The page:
From extending lifespan to bolstering the immune system, the drug’s effects are only just beginning to be understood.
Neurons in new brains and old
October 1, 2015|
ANDRZEJ KRAUZEIt’s hard to wrap one’s mind around the human brain. With its 86 billion neurons, even greater numbers of glial cells, a quadrillion synapses, and millions of miles of axons, this intricate organ doesn’t readily reveal its inner workings. But its complexity hasn’t kept researchers from striving to sort out the details of the brain’s form and functions.
Fascination with the brain is age-old. Gross anatomical dissections, starting in about 280 BCE in Alexandria and (after more than a thousand years of prohibition) resuming in the Renaissance, segued into microscopic examination. Over the centuries, structural drawings by Camillo Golgi and Santiago Ramón y Cajal have morphed into diagrams of the connectome and super-resolution images and videos of neurons in action. Continuous development of new techniques now allows neuroscientists to probe ever deeper into how the brain works.
During the long history of neurobiology, dogmatic beliefs about the brain have arisen, only to be toppled by new findings. In our annual issue dedicated to neuroscience, two features describe such dogma-busting research. Neuroscientist Margaret McCarthy debunks the idea that male and female brains differ only in brain areas related to reproduction in “Sex Differences in the Brain.” Certain areas of male and female noodles differ significantly from fetal development right on through adolescence and into adulthood, and McCarthy explains that it’s not just the neuronal connections; the behavior of glial cells also differs between the sexes. The upshot is that research on brain function must include female as well as male subjects to fully understand the importance of such differences.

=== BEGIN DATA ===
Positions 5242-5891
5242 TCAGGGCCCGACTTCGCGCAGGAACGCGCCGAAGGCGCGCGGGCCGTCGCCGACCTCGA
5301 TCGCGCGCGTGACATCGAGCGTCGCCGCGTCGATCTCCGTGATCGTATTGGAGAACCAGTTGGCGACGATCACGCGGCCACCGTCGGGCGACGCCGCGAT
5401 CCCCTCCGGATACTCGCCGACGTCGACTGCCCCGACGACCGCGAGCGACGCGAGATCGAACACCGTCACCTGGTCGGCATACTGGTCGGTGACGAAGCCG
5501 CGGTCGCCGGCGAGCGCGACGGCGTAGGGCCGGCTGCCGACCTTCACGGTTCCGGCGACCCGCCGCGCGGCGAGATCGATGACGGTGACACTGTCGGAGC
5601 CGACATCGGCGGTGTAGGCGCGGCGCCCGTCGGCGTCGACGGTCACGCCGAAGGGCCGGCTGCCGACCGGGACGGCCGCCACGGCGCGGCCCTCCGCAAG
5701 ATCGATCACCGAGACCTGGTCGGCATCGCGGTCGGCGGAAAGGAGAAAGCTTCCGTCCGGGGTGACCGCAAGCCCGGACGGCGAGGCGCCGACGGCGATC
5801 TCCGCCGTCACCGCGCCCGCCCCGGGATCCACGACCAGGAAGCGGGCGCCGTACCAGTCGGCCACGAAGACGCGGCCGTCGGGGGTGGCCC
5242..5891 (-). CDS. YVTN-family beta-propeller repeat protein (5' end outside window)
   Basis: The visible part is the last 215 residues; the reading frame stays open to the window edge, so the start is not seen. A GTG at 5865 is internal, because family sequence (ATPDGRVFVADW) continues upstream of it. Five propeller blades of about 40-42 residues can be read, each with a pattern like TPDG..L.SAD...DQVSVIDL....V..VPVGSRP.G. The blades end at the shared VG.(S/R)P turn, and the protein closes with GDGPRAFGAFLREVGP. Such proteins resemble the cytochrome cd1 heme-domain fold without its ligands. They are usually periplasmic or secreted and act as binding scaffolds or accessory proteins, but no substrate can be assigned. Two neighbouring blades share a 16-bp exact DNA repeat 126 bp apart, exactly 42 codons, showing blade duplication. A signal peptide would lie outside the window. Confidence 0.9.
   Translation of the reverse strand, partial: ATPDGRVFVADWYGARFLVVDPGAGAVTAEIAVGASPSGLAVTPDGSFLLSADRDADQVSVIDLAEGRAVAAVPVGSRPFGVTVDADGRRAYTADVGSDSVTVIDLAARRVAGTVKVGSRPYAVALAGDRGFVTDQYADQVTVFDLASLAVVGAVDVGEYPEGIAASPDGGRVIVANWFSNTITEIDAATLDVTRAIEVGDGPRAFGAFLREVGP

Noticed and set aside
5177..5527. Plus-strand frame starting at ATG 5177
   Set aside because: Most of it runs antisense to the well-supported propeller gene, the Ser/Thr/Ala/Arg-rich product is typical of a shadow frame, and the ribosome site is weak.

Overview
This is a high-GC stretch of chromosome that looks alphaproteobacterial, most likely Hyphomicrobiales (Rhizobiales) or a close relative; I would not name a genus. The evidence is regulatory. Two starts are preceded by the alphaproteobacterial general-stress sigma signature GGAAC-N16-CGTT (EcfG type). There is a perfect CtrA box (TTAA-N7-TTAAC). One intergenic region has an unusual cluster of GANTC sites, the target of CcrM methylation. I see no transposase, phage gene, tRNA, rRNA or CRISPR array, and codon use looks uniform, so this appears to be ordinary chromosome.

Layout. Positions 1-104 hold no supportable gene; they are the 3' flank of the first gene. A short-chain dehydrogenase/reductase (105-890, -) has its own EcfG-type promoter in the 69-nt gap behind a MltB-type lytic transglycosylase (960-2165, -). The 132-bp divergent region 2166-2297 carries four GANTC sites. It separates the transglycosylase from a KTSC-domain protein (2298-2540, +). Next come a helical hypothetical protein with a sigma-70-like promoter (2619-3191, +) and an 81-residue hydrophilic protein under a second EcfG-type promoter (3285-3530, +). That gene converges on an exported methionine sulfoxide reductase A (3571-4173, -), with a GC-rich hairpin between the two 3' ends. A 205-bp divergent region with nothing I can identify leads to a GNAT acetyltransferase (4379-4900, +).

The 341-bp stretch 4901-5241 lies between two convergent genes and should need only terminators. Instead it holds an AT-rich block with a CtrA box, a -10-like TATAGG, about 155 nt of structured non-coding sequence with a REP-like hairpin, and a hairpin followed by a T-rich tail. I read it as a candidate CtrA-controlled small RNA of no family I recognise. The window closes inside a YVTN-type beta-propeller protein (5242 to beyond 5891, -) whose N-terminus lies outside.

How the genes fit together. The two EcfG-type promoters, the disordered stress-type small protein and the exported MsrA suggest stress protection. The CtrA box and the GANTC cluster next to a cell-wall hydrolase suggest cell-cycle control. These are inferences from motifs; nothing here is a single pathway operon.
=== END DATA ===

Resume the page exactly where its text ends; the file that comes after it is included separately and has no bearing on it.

Another long-held belief that has bitten the dust in the last few decades is that adult human brains do not generate new neurons. True, most of our lifetime supply of neurons is produced before birth; they proliferate, in fact, so overexuberantly in the fetal brain that half of them die before we are born. As people age they continue to lose neurons, albeit at a far slower rate. But even as the adult brain loses neurons, we now know, it also gains new ones. In “Brain Gain,” Senior Editor Jef Akst reports on the role played by these new neurons, which are especially prominent in the hippocampus, a brain region vital to learning and memory. As one investigator puts it: “We think that [adult] neurogenesis provides a way, a mechanism of living in the moment. . . . It clears out old memories and helps form new memories.” The article gives a sense of the excitement felt by researchers eager to understand what these new neurons do and to possibly harness neurogenesis to ameliorate psychiatric disorders and neurodegenerative diseases.
That the brain’s glial cells—astrocytes, oligodendrocytes, and microglia—are no more than a support system for neurons is another belief that has also been upended. Glia myelinate axons, prune synapses, and perform valuable immune functions. A Lab Tools article, “Into the Limelight,” catalogs new techniques for the isolation and culture of glial cells, permitting gene-profiling studies, and methods for in vivo monitoring of astrocyte signaling. The article also touches on gliobiologists’ use of simpler model systems, such as flies, worms, and zebrafish, that have been so useful in studying neurons.
Handedness and language processing have long been thought to share a genetic basis because they are both highly lateralized in the brain. One Notebook article describes a study of multiple generations of 37 families of Dutch lefties that casts doubt on any genetic overlap, while another parses how the brain processes whistled language, in this case across-the-valley communications in a remote region of Turkey.
The brain still has many surprises to reveal. As more old, entrenched ideas about how the brain works are pruned away, a fuller understanding of this marvelous organ is bound to emerge.
Mary Beth Aberlin Editor-in-Chief